The beaks of the Galapagos finches, made famous by Darwin, have changed over time. Some secular textbooks trumpet this as one of the best evidences for evolution. In the graph we see change over time, but notice where the line starts and ends. The net change in the graph is virtually zero, so the change cannot be used to support the idea that finches evolved from dinosaurs, which would require massive amounts of change. The graph does support changes in an already-existing trait. The fact that the beak size changes over time, however, does not explain the origin of wings, feathers, or the beak. It is simply speciation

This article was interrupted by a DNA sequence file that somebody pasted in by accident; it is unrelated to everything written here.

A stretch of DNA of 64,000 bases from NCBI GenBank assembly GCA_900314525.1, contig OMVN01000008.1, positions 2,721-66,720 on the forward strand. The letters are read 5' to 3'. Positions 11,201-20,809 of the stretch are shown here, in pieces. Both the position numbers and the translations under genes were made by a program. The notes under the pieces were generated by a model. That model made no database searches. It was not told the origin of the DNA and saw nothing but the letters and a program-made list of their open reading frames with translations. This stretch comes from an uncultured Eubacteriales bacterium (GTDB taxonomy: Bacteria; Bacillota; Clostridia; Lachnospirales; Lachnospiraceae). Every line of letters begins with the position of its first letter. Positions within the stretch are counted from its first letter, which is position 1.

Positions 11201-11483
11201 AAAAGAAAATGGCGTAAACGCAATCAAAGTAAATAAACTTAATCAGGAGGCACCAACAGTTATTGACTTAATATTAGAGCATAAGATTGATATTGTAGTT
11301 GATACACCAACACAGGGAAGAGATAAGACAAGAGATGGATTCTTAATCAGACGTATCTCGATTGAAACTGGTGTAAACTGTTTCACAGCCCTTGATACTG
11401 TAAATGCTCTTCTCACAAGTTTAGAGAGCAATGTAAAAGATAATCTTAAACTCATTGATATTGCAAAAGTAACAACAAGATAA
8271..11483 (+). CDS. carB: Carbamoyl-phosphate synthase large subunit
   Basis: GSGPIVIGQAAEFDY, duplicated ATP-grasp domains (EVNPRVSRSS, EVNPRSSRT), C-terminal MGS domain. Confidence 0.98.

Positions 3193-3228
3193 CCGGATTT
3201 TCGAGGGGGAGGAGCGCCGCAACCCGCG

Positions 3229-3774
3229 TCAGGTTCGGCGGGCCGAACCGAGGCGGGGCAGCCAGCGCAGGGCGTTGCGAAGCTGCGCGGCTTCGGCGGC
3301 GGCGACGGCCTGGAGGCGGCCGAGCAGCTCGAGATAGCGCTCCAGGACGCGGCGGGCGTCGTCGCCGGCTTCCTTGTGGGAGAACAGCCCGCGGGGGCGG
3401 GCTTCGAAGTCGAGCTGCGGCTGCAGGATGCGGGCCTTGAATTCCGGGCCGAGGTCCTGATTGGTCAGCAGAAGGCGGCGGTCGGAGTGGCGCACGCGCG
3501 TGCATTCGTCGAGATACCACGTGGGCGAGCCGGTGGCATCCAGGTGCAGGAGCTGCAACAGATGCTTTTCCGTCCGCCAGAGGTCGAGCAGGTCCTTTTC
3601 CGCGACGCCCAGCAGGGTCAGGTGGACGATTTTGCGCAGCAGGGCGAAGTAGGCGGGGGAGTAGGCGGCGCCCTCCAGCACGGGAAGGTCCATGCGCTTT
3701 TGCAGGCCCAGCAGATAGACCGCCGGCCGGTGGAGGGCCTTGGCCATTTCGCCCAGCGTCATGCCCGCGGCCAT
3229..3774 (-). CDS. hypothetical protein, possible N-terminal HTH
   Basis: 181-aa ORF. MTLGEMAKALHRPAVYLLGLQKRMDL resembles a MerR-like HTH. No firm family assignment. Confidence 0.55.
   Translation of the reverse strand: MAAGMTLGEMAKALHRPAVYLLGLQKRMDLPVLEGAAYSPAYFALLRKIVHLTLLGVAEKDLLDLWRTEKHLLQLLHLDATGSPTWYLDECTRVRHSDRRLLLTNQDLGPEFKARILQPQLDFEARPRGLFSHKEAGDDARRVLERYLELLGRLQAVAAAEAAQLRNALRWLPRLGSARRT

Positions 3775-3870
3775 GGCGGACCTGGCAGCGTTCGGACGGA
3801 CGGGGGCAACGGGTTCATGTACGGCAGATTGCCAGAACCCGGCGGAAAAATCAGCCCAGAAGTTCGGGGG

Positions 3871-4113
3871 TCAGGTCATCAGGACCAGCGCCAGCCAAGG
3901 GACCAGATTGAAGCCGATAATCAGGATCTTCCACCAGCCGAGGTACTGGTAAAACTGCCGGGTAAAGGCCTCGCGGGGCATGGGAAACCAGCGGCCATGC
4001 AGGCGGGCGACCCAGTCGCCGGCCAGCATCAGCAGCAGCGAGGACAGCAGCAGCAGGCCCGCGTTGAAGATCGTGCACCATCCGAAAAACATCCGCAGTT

(change within a kind). Change, by itself, is not evolution. Look carefully for the “small change” in the theory of evolution.
Often cited as evidence for evolution, the finches of the Galapagos Islands actually demonstrate
variation within a kind and the limits of change. Note that the graph shows no net change in beak size of the finch—it leaves off
right where it started. This is certainly evidence that populations can change but not that they can change into new kinds.
Chart from Prentice Hall Biology, page 316.
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